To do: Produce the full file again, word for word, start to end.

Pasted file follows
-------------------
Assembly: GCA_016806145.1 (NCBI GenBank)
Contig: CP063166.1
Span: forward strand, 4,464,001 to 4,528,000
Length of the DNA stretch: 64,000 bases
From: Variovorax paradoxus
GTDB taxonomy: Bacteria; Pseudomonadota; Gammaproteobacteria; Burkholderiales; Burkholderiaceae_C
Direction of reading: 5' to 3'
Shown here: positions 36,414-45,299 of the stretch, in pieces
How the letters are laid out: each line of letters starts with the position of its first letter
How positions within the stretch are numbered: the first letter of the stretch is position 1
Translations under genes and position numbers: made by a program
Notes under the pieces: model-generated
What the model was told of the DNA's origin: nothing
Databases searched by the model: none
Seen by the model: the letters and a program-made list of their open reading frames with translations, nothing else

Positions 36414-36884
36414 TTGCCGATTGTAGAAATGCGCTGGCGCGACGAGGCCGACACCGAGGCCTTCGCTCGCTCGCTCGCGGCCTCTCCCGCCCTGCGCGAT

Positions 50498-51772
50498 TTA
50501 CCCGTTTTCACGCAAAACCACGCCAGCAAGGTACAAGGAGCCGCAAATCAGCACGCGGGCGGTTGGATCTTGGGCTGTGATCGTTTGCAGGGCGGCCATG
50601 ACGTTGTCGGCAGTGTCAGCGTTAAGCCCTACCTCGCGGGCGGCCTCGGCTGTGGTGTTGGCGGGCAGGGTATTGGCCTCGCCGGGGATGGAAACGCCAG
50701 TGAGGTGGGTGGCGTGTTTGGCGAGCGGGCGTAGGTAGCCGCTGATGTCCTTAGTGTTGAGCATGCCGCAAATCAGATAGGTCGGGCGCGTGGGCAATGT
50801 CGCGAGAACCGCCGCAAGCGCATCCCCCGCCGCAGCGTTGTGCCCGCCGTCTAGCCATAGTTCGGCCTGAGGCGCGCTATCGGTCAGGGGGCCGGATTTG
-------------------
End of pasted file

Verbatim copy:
Assembly: GCA_016806145.1 (NCBI GenBank)
Contig: CP063166.1
Span: forward strand, 4,464,001 to 4,528,000
Length of the DNA stretch: 64,000 bases
From: Variovorax paradoxus
GTDB taxonomy: Bacteria; Pseudomonadota; Gammaproteobacteria; Burkholderiales; Burkholderiaceae_C
Direction of reading: 5' to 3'
Shown here: positions 36,414-45,299 of the stretch, in pieces
How the letters are laid out: each line of letters starts with the position of its first letter
How positions within the stretch are numbered: the first letter of the stretch is position 1
Translations under genes and position numbers: made by a program
Notes under the pieces: model-generated
What the model was told of the DNA's origin: nothing
Databases searched by the model: none
Seen by the model: the letters and a program-made list of their open reading frames with translations, nothing else

Positions 36414-36884
36414 TTGCCGATTGTAGAAATGCGCTGGCGCGACGAGGCCGACACCGAGGCCTTCGCTCGCTCGCTCGCGGCCTCTCCCGCCCTGCGCGAT

Positions 50498-51772
50498 TTA
50501 CCCGTTTTCACGCAAAACCACGCCAGCAAGGTACAAGGAGCCGCAAATCAGCACGCGGGCGGTTGGATCTTGGGCTGTGATCGTTTGCAGGGCGGCCATG
50601 ACGTTGTCGGCAGTGTCAGCGTTAAGCCCTACCTCGCGGGCGGCCTCGGCTGTGGTGTTGGCGGGCAGGGTATTGGCCTCGCCGGGGATGGAAACGCCAG
50701 TGAGGTGGGTGGCGTGTTTGGCGAGCGGGCGTAGGTAGCCGCTGATGTCCTTAGTGTTGAGCATGCCGCAAATCAGATAGGTCGGGCGCGTGGGCAATGT
50801 CGCGAGAACCGCCGCAAGCGCATCCCCCGCCGCAGCGTTGTGCCCGCCGTCTAGCCATAGTTCGGCCTGAGGCGCGCTATCGGTCAGGGGGCCGGATTTG